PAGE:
Other Czechoslovakian Makers
Czechoslovakia (now the Czech Republic) has a long history of glassmaking dating back to around the 13th. century, with an international reputation for quality craftsmanship, beauty and often innovative designs. Given the popularity of Carnival Glass, it is not surprising that it was also made in Czechoslovakia. The two main makers are considered to be Inwald and Rindskopf, but other makers are being discovered, and our research is continuing: it has already caused surprises, such as our discovery of Rindskopf, and more recently, Libochovice. Most likely, more will follow.
Circumstantial evidence, and a proven catalogue from Libochovice has given us an insight into the breathtaking items from this factory, founded in 1912 by Josef Feigl and Vladislav Móravek.
Pictured above is an absolutely stunning candlestick, named (by us) Sublime Deco which we found in the Libochovice catalogue (number 1224). It is fully iridised on the frosted and un-frosted surfaces, giving an ethereal almost magical shimmer to the glass. TCHECOSLOVAQUIE is moulded on the base of the candlestick, dating it to the 1930s (pre WW2).
We contacted Libochovice (sadly they are no longer active now), and they confirmed that our candlestick was indeed their production from the 1930s. This particular model was a “really old design” that had not been in production for many years. They also said they had not used iridescence for a considerable time. Czech glass researcher, Marcus Newhall, feels that the iridised items were likely made pre-privatisation (i.e. before 1939).
A similar double candlestick and one with a daisy had remained in production for much longer than #1224, in fact the double stick was currently in production at the factory (in 2006) in part frosted finish and was illustrated on their website.
We also consider Libochovice to be the probable maker of several bulbous Carnival Glass vases - check them out here.
Our study of a simple golden paper label (shown above) on a marigold jug surprised the Carnival world. The label pointed us to Kralik, the famous Czech Art Glass maker. The lion holding an urn features on the trademark of Eleonorahutte (Eleonora Glassworks) "one of the most highly regarded of all Bohemian glassworks", and the word BOHEMIA added to the clues.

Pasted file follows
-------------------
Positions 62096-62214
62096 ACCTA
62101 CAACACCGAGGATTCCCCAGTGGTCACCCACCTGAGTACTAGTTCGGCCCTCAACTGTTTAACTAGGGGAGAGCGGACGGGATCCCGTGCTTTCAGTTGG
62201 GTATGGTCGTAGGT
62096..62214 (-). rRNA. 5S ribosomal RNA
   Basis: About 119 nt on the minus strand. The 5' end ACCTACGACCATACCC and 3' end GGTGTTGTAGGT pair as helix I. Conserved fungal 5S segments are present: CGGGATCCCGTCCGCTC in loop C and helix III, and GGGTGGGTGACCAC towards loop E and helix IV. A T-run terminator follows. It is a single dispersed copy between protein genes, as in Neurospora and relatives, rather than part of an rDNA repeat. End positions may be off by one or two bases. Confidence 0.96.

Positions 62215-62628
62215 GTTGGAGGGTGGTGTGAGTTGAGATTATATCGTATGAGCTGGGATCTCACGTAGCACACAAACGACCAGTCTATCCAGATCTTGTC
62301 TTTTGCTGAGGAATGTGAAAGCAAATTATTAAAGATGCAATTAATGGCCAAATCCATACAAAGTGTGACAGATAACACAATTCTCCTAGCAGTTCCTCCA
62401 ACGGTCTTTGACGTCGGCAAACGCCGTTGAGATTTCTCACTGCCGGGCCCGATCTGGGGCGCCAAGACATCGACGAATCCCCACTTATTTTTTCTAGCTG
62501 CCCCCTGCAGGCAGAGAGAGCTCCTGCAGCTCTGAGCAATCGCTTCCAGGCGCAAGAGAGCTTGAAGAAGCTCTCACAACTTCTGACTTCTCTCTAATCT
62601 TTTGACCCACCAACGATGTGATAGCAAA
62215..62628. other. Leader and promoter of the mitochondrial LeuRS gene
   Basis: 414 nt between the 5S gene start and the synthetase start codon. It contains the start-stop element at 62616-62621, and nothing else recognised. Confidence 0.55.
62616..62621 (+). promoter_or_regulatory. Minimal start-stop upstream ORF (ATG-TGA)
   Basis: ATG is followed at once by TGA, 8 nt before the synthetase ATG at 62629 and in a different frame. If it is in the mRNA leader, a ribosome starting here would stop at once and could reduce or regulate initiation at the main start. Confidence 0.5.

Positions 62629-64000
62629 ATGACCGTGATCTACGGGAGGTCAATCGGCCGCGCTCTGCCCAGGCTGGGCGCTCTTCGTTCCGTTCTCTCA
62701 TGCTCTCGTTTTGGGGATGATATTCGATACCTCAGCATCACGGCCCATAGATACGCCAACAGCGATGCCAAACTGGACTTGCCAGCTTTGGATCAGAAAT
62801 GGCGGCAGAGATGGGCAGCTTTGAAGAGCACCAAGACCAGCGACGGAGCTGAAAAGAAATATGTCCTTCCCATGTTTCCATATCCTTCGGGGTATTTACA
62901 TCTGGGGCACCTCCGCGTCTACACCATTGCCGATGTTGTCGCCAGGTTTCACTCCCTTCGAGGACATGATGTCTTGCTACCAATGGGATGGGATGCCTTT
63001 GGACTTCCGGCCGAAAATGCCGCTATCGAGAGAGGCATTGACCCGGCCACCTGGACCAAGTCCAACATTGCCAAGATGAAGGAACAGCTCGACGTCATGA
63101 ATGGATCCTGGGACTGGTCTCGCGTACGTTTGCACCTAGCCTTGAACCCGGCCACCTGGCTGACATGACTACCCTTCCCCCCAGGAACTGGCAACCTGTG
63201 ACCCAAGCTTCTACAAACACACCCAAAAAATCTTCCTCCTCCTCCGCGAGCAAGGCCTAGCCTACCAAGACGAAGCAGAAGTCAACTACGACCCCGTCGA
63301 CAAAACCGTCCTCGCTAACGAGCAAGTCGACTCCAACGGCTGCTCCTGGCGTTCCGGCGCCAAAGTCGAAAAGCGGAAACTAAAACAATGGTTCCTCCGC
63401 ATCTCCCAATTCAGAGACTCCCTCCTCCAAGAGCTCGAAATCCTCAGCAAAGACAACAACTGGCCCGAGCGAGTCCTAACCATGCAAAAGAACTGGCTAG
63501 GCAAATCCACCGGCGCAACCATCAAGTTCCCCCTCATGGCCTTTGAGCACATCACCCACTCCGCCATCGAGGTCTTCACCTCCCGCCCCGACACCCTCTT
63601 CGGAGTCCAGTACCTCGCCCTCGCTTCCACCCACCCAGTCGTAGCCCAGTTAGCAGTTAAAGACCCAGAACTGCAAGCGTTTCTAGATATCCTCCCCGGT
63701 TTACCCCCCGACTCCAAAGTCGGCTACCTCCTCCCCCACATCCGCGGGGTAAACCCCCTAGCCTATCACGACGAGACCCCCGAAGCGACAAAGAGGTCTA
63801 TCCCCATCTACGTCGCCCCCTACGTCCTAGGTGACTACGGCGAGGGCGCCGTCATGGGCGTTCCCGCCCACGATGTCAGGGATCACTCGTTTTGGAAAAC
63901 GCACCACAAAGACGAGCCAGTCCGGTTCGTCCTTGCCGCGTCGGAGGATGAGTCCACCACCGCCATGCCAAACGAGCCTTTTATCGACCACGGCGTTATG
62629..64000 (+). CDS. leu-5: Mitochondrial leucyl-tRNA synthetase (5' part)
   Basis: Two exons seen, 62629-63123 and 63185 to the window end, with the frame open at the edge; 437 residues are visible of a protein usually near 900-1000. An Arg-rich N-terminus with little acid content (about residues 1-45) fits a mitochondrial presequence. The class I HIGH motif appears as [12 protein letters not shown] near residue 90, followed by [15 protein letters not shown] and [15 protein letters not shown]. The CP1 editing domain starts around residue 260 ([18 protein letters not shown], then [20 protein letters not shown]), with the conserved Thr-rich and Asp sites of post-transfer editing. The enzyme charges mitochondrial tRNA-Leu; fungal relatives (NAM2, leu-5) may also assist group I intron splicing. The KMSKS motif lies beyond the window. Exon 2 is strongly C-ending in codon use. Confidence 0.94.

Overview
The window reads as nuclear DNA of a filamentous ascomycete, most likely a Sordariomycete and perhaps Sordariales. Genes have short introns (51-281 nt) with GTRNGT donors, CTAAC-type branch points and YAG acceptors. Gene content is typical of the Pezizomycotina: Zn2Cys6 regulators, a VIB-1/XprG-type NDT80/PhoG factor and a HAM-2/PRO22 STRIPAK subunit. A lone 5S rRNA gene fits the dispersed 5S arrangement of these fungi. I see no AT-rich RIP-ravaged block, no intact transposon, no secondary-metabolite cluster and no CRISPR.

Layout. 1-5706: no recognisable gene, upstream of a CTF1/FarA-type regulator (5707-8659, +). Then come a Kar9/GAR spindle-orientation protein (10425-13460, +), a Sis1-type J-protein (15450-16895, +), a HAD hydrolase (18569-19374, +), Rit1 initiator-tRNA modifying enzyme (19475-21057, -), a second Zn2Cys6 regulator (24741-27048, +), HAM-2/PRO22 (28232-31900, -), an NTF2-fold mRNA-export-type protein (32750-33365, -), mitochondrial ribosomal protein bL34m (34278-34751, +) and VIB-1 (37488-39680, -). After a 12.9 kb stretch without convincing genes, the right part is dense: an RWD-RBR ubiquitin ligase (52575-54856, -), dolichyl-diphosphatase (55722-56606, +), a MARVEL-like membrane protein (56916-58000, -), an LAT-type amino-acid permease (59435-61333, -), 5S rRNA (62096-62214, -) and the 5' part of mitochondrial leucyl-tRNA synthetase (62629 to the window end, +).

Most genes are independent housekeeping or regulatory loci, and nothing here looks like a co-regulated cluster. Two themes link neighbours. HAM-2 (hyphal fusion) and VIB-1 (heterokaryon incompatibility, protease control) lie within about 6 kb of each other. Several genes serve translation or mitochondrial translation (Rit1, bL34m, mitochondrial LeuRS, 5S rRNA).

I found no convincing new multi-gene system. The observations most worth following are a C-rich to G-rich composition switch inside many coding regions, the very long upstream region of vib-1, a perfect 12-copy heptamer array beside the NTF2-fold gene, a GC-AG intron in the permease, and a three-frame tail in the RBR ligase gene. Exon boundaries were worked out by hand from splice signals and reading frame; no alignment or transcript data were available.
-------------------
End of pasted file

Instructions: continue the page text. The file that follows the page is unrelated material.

The final decider was the letters WI KRA SO representing the name of the factory: Wilhelm Kralik Sohne.
Read more about The Kralik Discovery.
Eleonorahutte can be traced back to 1833-34 in southern Bohemia. In 1877 two Kralik brothers changed its name to Wilhelm Kralik Sohne (Wilhelm Kralik's Sons). Their output covered the entire range of Art Nouveau designs: iridized, painted, hot decorated, cut and engraved.
In 1946 the company was nationalised and merged with Cesky Kristal, which became part of Cristalex. In 1995 the glassworks at Eleonora was closed down.
Did Kralik influence Harry Northwood's design of the Tornado vase?
Catalogue evidence proves that Carnival Glass was made by Reich.
The picture shown above is a Plantagenet water pitcher in marigold (it is part of the Notley-Lerpiniere collection of Carnival Glass).
Sklo Union, formed in 1965, consisted of a number of Czech glassworks including Hermanova Hut, Rosice, Libochovice and Rudolfova Hut (the former Inwald factory). There are some designer names associated with Sklo Union's modernist glass production: Frantisek Peceny, Vladislav Urban, Rudolf Jurnikl and Adolf Matura. In the 1960s-70s there was a limited output of iridised vases in a highly distinctive pastel shimmer, like the Brick Vase shown above. Read about them here: Sklo Union vases
Read and See More about these other Czech Makers - click on any image.